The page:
13 I have also seen this example of wisdom under the sun, and it seemed important to me. 14There was a little city with few people in it. A great king came against it and besieged it, building great siege-works against it. 15Now there was found in it a poor, wise man, and he by his wisdom delivered the city. Yet no one remembered that poor man. 16So I said, ‘Wisdom is better than might; yet the poor man’s wisdom is despised, and his words are not heeded.’ 

And yet even that glimmer of hope seems to be snuffed out

Come towards the end and there are more wise words of wisdom.  Seize the day.  Make the most of your youth. 

Then comes an ending.

13 The end of the matter; all has been heard. Fear God, and keep his commandments; for that is the whole duty of everyone. 14For God will bring every deed into judgement, including every secret thing, whether good or evil.

What do we make of such a bleak book?

I for one am glad it’s in the bible.  It’s how people feel.  It is brutally down to earth in its realistic assessment of what this grim world too often can be like.

And the point is that that feeling of desolation is within the experience of faith.  Faith is not something that eliminates all bleakness, however much we might like it to do just that.

The whole point of our series on the Old Testament is to suggest ways of reading what can be difficult books.  Two things are important to my mind.  First, never take a text or even a book in isolation from the whole of the Bible.  What is fascinating is that the writers of the Old Testament are often in conversation with each other.  The wonderful faith of so many of the Psalms, the confidence of the Book of Proverbs with its recipe for living, the exuberance of the Song of Solomon – they are all in a kind of counterpoint with the bleakness of this book.

You want to say at the very end … yes, but read on.  And in our English bibles we read on into the Song of Solomon with its joyous celebration of humanity.

By Jewish people Ecclesiastes is read as part of the Autumnal festival of Tabernacles which leads up to the last of the harvest festivals before winter.  There is something autumnal in the bleakness of this book.  On each of the seven days of that festival the Jewish people build a make-shift shelter in the garden and spend some time in it.  It is a remembrance of the yearst they spent in the wilderness.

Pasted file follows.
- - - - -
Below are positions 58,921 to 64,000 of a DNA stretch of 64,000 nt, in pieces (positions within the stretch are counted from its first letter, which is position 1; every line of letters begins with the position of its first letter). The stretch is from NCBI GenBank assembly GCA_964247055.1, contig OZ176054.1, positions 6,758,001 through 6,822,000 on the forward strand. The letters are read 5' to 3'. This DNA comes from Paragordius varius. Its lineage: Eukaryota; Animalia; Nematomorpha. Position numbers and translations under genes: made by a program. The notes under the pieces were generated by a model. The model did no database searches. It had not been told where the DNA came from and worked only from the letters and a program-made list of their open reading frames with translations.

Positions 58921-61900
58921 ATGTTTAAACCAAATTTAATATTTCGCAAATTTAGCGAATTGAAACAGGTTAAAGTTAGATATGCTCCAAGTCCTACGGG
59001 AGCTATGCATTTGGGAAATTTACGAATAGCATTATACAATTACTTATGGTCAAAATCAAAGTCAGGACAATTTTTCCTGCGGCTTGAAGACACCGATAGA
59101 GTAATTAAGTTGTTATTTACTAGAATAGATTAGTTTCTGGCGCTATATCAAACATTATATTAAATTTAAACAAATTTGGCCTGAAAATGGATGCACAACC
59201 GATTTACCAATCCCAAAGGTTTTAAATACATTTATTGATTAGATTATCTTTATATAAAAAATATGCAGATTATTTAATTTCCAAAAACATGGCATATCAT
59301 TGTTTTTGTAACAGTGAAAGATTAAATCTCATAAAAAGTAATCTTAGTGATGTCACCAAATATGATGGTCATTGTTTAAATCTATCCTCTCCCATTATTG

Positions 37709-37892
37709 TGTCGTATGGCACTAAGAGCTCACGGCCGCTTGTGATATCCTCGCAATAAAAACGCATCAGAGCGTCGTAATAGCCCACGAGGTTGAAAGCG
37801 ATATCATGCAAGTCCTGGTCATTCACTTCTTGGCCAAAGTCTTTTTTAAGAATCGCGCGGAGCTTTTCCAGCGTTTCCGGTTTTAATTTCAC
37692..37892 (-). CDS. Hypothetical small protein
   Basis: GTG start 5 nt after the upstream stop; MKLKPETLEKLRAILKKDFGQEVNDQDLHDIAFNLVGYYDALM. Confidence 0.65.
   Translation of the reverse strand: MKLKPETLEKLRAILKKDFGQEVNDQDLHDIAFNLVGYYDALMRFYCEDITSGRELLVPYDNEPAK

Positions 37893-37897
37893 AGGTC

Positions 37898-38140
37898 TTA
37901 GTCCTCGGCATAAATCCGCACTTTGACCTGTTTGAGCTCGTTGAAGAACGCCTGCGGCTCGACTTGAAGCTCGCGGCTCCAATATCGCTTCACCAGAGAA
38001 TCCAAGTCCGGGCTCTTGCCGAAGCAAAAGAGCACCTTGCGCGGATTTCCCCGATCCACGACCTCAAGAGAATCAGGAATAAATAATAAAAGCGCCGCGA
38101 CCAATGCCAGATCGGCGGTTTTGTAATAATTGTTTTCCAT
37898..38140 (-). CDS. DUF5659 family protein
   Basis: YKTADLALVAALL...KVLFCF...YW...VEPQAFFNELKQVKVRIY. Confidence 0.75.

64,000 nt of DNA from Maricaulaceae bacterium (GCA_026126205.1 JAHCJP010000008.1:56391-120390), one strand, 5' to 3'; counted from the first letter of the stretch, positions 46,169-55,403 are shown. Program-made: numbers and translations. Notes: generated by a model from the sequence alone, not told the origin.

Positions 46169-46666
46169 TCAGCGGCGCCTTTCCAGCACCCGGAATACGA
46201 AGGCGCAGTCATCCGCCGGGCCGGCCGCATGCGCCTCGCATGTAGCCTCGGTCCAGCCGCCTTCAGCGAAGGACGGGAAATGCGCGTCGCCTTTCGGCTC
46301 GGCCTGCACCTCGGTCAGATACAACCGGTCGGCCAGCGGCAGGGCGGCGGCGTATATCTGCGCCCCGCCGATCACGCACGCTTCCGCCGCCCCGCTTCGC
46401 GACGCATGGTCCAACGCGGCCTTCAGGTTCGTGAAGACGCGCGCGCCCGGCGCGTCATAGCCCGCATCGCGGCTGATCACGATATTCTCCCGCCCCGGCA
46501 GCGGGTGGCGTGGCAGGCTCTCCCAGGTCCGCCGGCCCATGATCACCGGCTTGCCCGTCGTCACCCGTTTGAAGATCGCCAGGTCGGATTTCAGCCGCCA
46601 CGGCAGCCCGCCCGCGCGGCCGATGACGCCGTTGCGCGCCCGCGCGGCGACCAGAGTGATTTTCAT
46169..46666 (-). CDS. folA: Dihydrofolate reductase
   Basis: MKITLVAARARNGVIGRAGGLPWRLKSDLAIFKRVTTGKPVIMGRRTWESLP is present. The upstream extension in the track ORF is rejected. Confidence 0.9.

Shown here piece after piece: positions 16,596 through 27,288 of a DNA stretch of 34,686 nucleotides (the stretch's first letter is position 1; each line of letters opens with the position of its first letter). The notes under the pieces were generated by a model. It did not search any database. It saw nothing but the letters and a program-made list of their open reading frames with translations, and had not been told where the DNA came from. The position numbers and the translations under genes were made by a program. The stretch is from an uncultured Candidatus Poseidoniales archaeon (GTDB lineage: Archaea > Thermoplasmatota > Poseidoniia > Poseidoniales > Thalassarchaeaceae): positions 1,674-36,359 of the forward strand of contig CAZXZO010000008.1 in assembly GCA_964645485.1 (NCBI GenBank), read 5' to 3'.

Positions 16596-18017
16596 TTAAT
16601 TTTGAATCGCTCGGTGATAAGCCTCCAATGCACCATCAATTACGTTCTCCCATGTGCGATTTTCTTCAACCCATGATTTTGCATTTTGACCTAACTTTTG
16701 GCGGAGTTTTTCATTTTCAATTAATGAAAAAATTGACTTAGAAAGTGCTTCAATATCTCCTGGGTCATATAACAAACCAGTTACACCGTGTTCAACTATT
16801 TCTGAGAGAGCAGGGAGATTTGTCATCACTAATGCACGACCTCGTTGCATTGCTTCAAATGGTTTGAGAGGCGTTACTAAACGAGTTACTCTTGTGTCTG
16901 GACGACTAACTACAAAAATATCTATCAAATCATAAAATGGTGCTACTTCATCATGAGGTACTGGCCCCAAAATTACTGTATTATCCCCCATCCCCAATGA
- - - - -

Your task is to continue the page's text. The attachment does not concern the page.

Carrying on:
That’s a thought.

Wilderness experiences are part of the Jewish experience.  And not to be forgotten.  It is in remembering them that something can be brought into the future.  Rabbi Jonathan Sacks on Thought for the Day on Yom Hashoah, marking the Jewish remembrance of The Holocaust commented,  We can’t change the past, but by remembering it, we might just change the future.

Jesus too had wilderness experiences.   Those 40 days and nights in the wilderness.  The wilderness figures large in John the Baptists’ ministry.  Jesus can only reach his baptism by spending those bleak 40 days and nights in the wilderness.  He has to get through Gethsemane, he has to get through that feeling of abandonment by God on the cross to reach resurrection.

Maybe this kind of experience is part of our experience … what some have described as the dark night of the soul.

Jesus takes the spirit of Ecclesiastes seriously … but he does not go with what it sets out.  Eat, drink and be merry is the philosophy of the rich fool who stores up treasures on earth only to meet an untimely end and have everything taken from him.  Seek ye first the kingdom of God and his righteousness, then all these things shall be added unto you.